Online resources for studying Byzantine history


Ad Honorem
Dec 2009
This short list is designed to give some pointers on where to find material for studying Byzantium on the internet. Most of what is available here is free, but a few things require some sort of subscription. By no means is this an attempt to be exhaustive: the online publications of Dumbarton Oaks alone would surpass this list in size, and trying to collect every last book that has been released without copyright and every open-access paper would be a fool's errand. As always, is your best source for free articles, and has a vast collection of out of copyright texts, many of which are still relevant today.


Pinakes: a powerful tool for searching manuscript catalogues: Pinakes | ??????? Institut de Recherche et d'histoire des textes

Mary Jaharis Centre: the place to go to find out what’s happening in the field:

ORBIS: Stanford University’s route-mapping tool for the Roman world. Plenty of fun, but needs to be used carefully for the middle ages: ORBIS: The Stanford Geospatial Network Model of the Roman World

Byzantium 1200: Digital re-creation of Constantinople: Byzantium 1200

A variety of links on Byzantine studies things on the internet: The Byzantine Society*>*Links*>*Links

Free Journals

Echos d’Orient became Revue des études byzantines in 1946, is available down to 2011: Revue des études byzantines - Persée

Symmeikta is important Byzantine studies journal. Originally mainly in modern Greek, but now in many languages:

Parekbolai is an open-access journal of Byzantine literature:

Some issues of ZRVI, the Serbian journal of Byzantine studies available here: Online Editions | The Institute for Byzantine Studies

Greek, Roman, and Byzantine Studies covers a lot, and is available from issue 1 (1958) here:


Database of translated texts, operated by Princeton University: Modern Language Translations of Byzantine Sources | Modern Language Translations of Byzantine Sources</br>Digitized Greek Manuscripts

Database of digitized Greek manuscripts, operated by Princeton University: Digitized Greek Manuscripts | Modern Language Translations of Byzantine Sources</br>Digitized Greek Manuscripts

Online Catalogue of Byzantine Seals: the ongoing effort of Dumbarton Oaks to catalogue their massive collection:

RI OPAC: A vast bibliographical database that is particularly strong in non-English publications. Unfortunately, not very good for performing general queries. RI OPAC

Monumenta Germaniae Historica: Vast collection of texts that includes a lot on Byzantium. Not user-friendly. dMGH | Suche

Thesaurus Linguae Graecae: only limited parts of this are free, but it’s a database containing thousands of Greek texts and the main lexical tools: TLG - Home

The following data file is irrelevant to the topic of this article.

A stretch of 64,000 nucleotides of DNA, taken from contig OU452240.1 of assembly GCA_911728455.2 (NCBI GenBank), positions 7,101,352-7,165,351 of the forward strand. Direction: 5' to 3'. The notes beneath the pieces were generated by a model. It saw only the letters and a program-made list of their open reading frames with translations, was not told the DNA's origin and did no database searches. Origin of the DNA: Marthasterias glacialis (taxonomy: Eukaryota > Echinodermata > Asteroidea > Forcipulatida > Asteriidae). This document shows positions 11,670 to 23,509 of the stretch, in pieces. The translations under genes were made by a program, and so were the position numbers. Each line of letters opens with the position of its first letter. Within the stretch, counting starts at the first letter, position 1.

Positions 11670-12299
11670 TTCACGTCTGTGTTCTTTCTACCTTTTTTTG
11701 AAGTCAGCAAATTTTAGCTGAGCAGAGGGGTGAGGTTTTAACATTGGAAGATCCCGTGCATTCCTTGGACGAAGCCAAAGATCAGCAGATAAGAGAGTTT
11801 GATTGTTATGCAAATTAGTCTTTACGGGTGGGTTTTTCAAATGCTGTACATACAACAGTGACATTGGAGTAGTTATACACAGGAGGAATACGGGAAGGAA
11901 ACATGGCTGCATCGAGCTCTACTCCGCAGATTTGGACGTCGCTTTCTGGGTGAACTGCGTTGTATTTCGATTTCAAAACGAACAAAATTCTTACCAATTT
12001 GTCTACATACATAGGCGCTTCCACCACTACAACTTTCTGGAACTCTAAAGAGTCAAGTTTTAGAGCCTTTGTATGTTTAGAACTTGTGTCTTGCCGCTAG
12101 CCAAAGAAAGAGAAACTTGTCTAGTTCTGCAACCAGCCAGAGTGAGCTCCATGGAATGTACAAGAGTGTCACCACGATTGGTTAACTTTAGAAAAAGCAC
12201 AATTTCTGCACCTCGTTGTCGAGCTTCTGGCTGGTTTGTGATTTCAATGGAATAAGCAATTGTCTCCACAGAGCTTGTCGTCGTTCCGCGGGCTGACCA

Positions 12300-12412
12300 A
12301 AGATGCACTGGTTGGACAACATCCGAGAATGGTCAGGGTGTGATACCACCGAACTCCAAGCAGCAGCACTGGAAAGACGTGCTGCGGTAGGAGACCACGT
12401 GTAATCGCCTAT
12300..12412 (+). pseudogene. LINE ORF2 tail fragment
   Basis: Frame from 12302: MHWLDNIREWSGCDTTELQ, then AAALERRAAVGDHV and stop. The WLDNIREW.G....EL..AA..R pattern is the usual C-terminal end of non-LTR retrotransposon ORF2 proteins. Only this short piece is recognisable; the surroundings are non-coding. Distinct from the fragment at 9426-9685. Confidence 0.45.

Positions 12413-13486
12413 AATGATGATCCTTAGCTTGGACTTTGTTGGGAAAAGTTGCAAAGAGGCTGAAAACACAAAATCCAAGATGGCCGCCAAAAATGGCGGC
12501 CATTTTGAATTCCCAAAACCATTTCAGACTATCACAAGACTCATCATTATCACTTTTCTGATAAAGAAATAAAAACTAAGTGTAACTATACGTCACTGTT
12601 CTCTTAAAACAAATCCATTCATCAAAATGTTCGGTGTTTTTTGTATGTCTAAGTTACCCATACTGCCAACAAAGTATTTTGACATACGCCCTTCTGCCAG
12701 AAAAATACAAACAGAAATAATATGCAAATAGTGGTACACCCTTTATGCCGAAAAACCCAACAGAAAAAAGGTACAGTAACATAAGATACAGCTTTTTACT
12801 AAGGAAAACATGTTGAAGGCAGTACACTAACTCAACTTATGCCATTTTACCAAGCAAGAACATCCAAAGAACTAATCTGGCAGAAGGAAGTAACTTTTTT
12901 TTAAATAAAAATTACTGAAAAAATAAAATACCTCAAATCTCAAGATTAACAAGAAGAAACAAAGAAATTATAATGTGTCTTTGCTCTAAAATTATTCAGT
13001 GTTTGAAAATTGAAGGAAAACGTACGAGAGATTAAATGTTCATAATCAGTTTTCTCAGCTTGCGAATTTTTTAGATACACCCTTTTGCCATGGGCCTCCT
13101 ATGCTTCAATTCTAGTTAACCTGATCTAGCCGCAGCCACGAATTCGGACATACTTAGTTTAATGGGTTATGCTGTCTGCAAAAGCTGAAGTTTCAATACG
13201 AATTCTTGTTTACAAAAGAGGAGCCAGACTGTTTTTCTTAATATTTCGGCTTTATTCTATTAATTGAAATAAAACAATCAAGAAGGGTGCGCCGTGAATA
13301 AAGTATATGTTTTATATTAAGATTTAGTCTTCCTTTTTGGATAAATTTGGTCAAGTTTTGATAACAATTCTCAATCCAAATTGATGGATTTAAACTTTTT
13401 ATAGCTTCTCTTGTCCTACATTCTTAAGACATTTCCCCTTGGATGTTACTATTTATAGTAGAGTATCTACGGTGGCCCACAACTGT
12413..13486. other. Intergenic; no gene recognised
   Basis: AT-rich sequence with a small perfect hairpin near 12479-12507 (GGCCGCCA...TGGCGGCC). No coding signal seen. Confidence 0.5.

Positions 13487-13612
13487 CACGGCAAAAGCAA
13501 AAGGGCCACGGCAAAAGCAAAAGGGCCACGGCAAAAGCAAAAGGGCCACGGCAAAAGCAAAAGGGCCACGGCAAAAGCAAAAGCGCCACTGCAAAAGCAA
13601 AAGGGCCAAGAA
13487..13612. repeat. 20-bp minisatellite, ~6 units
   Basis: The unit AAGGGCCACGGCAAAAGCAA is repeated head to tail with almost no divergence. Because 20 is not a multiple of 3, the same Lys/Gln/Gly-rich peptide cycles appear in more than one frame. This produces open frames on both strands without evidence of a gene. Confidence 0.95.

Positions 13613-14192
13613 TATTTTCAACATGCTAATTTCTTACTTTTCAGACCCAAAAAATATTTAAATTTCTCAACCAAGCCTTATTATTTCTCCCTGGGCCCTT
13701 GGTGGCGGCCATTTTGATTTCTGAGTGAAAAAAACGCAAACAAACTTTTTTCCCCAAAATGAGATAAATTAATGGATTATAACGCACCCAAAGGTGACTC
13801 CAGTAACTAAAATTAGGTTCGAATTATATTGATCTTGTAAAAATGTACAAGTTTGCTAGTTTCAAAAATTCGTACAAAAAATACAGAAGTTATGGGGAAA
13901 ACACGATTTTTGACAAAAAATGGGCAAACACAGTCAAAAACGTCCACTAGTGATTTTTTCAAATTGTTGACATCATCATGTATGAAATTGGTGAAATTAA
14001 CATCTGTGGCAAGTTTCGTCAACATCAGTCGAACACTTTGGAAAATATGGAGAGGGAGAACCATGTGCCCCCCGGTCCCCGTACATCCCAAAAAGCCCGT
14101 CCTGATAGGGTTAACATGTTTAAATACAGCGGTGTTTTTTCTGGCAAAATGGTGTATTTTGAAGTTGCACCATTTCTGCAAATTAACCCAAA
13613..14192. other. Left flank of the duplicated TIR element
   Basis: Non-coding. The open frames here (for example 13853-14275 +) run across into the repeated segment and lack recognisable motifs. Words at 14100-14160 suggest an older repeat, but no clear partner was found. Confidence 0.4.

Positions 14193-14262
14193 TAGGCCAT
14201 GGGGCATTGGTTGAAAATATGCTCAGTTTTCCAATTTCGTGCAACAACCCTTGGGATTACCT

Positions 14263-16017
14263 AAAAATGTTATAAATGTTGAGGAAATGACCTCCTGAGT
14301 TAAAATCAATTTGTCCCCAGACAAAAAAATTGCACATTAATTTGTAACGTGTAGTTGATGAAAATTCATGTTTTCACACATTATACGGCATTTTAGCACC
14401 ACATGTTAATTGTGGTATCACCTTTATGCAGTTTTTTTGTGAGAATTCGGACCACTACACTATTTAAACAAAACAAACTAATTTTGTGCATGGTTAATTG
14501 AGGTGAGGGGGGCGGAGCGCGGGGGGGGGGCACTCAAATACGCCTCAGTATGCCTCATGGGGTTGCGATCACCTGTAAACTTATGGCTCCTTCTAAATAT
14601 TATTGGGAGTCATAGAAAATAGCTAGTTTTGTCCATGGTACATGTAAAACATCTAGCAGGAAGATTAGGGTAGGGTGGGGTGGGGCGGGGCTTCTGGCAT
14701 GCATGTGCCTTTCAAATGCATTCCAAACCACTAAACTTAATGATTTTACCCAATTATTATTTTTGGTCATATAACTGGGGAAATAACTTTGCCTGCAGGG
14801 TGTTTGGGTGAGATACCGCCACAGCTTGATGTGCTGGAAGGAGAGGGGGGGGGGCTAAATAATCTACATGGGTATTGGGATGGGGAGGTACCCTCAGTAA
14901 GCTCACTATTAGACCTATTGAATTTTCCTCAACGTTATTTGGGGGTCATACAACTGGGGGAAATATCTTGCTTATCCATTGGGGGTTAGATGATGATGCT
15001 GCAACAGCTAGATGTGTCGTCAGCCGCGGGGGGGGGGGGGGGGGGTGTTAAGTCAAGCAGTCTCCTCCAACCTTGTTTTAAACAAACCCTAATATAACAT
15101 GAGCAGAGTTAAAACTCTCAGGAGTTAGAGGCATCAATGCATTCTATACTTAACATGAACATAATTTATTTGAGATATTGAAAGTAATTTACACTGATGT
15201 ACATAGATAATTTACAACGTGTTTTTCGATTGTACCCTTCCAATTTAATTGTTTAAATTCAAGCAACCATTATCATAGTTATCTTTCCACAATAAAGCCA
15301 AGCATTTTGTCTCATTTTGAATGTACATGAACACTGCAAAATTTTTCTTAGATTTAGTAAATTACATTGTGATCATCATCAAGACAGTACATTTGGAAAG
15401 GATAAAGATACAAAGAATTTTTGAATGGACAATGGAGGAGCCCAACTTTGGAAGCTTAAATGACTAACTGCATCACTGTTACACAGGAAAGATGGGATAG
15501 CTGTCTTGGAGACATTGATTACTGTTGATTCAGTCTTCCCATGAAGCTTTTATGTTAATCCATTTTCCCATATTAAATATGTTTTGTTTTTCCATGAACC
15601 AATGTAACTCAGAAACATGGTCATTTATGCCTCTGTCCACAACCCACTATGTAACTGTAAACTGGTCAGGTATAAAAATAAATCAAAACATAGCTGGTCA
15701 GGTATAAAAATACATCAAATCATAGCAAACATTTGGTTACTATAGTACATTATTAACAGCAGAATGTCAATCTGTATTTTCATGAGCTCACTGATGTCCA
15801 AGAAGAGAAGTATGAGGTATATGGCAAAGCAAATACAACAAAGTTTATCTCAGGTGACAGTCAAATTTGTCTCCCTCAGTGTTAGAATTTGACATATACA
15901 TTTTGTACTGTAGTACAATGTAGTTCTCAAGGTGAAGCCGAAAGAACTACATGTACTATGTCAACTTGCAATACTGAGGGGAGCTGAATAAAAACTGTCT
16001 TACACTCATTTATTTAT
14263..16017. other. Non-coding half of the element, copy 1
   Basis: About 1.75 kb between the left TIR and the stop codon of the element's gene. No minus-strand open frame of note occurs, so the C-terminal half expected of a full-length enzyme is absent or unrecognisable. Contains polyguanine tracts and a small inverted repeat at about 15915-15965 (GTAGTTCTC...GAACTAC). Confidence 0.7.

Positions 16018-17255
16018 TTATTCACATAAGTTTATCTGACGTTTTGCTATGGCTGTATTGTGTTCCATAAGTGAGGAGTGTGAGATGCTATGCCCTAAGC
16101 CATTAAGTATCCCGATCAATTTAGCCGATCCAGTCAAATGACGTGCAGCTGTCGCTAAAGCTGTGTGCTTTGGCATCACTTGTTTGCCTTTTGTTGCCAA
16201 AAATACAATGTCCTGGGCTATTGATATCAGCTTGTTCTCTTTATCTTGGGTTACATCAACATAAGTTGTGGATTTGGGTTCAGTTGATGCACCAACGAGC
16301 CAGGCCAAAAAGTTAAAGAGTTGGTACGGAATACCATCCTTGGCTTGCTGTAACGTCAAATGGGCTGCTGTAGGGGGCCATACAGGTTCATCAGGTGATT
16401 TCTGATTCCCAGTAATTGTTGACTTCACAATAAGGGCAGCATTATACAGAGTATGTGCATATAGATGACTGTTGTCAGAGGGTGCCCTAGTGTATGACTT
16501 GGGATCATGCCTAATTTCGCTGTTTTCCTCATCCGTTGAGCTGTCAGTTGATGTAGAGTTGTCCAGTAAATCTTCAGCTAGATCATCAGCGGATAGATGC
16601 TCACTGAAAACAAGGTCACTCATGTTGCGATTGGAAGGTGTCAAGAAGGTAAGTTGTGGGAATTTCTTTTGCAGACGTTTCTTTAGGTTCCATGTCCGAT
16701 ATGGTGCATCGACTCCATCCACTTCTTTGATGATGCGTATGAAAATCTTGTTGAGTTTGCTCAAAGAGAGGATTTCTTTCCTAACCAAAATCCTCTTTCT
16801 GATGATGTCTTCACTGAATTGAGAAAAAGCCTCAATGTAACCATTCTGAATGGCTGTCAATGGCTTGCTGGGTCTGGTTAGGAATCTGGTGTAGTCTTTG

Prosopography of the Byzantine Empire (641-867): Intended to follow up the Prosopography of the Later Roman Empire, this project eventually died out and was replaced by others, but is archived here: Welcome | Prosopography of the Byzantine Empire

Prosopography of the Byzantine World (1025-1180): Updated version of the old 2006 database by the same name.

Prosopographie der mittelbyzantinischen Zeit: The prosopograpical tool for middle Byzantine history, 641-1025. Unfortunately not free. In German.


The Internet Medieval Sourcebook has a wide range of texts available. However, keep in mind that some of these translations are not always the most recent.

Weird site, but has Charlotte Roueché’s translation of Kekavmenos, the 11th c. statesman and grump: SAWS

Translation of the 10th c. Byzantine lexicon known as the Suda: Stoa | Welcome to the Suda On Line (SOL)

Holy Women of Byzantium, ten saints’ lives published by Dumbarton Oaks:

Select publications

Alexei Lidov’s ‘Hierotopy’ Hierotopy (book) | Hierotopy

The Glory of Byzantium, 843-1261. Catalogue from the Metropolitan Museum of Art:

Byzantium, Faith and Power, 1261-1557. Catalogue from the Metropolitan Museum of Art:

Recent Research on Byzantine Jewelry, by the British Museum: British Museum - Intelligible Beauty: recent research on Byzantine jewellery

Some digital publications by the Serbian Academy of Sciences: Online Editions | The Institute for Byzantine Studies

The Economic History of Byzantium, three large volumes:

The Commonwealth is a massive portal for all things pertaining to Syriac studies is very well-curated and organized. | An annotated bibliography of Syriac resources online

Detailed catalogue for Syriac prosopography and religion: The Syriac Reference Portal

Robert Bedrosian has collected a wide range of material pertaining to medieval Armenia and has translated many sources, all available on his site:
Jan 2016
Victoria, Canada
Thanks, these are great. Byzantine historical resources are always so hard to find for non-academics.

That should be a sticky at the top of the subForum.
I agree.
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Ad Honorem
Dec 2009
Is there some way I can retain editing power over the first post so I can update this?


Ad Honorem
Apr 2015
Is there some way I can retain editing power over the first post so I can update this?
You can't unless maybe a mod or the admin wants to modify it. My suggestion is to write this in the form of a blog post. As far as I see, you can modify your blog posts infinitely.